Basketball collapse runs the town
That the men’s basketball team — a squad heralded by most “experts” in the business to be one of the top units in the nation — finished closer to the bottom than the top in the Big Ten and, in some respects, didn’t even make the NCAA Tournament is reason to make the underachieving squad the story line of the year.
The men’s basketball team started hot this season. A trip to the championship game of its preseason tournament and a win over Notre Dame at home kept hoop dreams aflutter for everyone invested in the Iowa basketball program.
A loss at Iowa State in a winnable game brought everyone back to earth. A loss at Wisconsin in which Iowa head coach Fran McCaffery cost the team 4 points with two technical fouls in the second half showed everyone that Iowa’s toughest opponent is itself.
The team peaked with an 18-point win over then No. 10 Michigan at home on Feb. 8. That was the Iowa fans thought they would see. That team played the kind of basketball everyone knew it was capable of. But after every peak comes a valley.
After the win against Michigan, the Hawkeyes went on to claim victories just twice in their remaining nine games. Iowa had an early exit in the Big Ten Tournament — it was bounced by lowly Northwestern, a team it had beaten by at least 25 points in both of its previous contests during the regular season. Iowa was doomed to compete in a play-in game against Tennessee for the right to earn themselves a bid to the elusive NCAA Tournament, which Iowa hadn’t visited since 2006.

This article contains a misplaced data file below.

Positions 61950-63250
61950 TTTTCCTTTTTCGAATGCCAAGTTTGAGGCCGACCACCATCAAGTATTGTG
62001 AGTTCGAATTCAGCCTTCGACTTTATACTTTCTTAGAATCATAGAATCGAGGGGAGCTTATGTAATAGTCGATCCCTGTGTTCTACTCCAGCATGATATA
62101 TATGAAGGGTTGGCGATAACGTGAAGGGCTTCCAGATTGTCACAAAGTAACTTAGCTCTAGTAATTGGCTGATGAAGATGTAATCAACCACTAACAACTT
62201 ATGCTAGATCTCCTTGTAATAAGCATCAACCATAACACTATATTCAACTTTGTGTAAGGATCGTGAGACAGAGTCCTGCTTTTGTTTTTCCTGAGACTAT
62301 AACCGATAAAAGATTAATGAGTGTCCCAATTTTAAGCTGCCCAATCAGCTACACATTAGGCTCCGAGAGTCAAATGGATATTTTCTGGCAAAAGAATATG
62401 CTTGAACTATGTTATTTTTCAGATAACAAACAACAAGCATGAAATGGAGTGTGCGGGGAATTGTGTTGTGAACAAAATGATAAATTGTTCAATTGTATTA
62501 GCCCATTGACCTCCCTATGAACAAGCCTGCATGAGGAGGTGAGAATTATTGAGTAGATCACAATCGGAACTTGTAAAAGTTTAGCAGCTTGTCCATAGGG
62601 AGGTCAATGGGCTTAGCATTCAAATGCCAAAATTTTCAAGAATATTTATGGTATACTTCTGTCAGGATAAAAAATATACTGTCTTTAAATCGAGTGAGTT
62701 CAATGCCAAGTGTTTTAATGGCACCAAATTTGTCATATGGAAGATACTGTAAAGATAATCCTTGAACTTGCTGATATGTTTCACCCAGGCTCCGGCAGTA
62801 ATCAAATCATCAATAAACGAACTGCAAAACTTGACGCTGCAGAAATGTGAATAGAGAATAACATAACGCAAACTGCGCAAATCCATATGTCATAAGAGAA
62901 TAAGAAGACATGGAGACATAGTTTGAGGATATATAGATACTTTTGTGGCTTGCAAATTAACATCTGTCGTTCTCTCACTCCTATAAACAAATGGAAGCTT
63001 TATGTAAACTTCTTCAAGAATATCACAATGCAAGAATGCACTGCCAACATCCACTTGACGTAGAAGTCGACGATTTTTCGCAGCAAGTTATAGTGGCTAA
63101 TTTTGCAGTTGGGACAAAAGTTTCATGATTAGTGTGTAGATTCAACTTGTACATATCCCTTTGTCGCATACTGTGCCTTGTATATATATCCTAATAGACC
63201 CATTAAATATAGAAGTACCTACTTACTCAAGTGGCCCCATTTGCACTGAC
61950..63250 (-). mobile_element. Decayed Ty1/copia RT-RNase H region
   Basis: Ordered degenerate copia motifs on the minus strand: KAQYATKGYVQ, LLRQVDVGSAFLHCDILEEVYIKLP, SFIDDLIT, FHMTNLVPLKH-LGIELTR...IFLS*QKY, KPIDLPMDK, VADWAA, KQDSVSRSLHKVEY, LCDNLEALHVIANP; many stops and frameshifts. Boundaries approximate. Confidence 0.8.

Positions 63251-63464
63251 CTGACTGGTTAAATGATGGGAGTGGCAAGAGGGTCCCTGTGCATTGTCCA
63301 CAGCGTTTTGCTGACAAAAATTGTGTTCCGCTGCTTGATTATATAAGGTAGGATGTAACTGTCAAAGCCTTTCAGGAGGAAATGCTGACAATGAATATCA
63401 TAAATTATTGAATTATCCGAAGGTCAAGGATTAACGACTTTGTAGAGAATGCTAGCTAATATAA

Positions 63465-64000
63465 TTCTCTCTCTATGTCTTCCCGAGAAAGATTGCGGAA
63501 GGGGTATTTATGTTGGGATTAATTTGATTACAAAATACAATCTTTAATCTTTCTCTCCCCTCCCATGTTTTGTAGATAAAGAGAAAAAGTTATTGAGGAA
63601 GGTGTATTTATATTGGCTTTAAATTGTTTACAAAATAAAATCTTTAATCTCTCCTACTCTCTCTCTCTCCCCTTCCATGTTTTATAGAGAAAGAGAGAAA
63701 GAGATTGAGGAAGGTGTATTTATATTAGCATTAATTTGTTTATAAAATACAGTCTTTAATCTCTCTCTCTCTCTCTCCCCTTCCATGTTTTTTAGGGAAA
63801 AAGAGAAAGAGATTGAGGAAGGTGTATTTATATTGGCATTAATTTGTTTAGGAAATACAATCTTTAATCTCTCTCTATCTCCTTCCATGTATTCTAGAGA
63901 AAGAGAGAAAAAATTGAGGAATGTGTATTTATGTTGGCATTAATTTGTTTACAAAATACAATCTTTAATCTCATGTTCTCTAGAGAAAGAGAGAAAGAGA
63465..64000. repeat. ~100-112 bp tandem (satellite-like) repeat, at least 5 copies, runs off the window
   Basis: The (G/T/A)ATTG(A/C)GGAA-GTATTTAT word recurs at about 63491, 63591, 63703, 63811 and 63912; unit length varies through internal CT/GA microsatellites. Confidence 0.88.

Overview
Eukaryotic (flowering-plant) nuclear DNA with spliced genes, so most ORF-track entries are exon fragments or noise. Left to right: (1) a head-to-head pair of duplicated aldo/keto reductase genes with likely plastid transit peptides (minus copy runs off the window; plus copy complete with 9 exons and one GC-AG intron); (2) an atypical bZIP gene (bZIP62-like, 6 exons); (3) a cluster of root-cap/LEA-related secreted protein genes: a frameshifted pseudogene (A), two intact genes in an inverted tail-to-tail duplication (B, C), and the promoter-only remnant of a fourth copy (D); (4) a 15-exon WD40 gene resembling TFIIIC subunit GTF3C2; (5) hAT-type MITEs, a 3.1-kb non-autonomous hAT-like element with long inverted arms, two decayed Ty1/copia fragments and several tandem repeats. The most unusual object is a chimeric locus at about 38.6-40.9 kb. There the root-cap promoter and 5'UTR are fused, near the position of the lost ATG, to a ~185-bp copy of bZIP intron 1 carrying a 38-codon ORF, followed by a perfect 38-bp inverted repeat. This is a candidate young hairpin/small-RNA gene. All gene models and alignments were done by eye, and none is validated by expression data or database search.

The contest against the Volunteers told the whole story of Iowa’s season in 45 minutes. Iowa enjoyed a double-digit lead for the better part of the second half, turned the ball over often, missed free throws, and let a team climb the ladder to force overtime, only to get throttled in the extra period. A loss in Dayton, Ohio, was not where this team expected to end the season. It wasn’t what experts predicted. It wasn’t what the fans wanted to see, after a year of such promise, to come in like a lion and go out like a lamb.
There may have been better, or more interesting story lines surrounding the Hawkeye sporting landscape this year. Iowa football’s resurgence to relevance was a pleasant surprise for some, yes, but not totally unexpected — that program demands excellence, and that’s the standard that has been set for Iowa football. Rick Heller’s takeover of the baseball program this spring has certainly opened some eyes, but he’s fighting an uphill battle to compete for ink in this newspaper against football, wrestling, and basketball.
Nothing in an Iowa uniform had the expectations like this year’s basketball team. No other sport was able to toy with the emotions of fans like the successes and failures of the ultimately underachieving Hawkeyes. The team played with the hearts of many, and to some, let them down. Interest in the team has peaked this off-season as eyes have been glued to the Internet, digesting which high-school or transfer athletes will sign the Iowa letterhead.
Nothing has been able to control the lives of Iowa fans quite like Hawkeye basketball, and that’s why the team of recent past is the story of the year.
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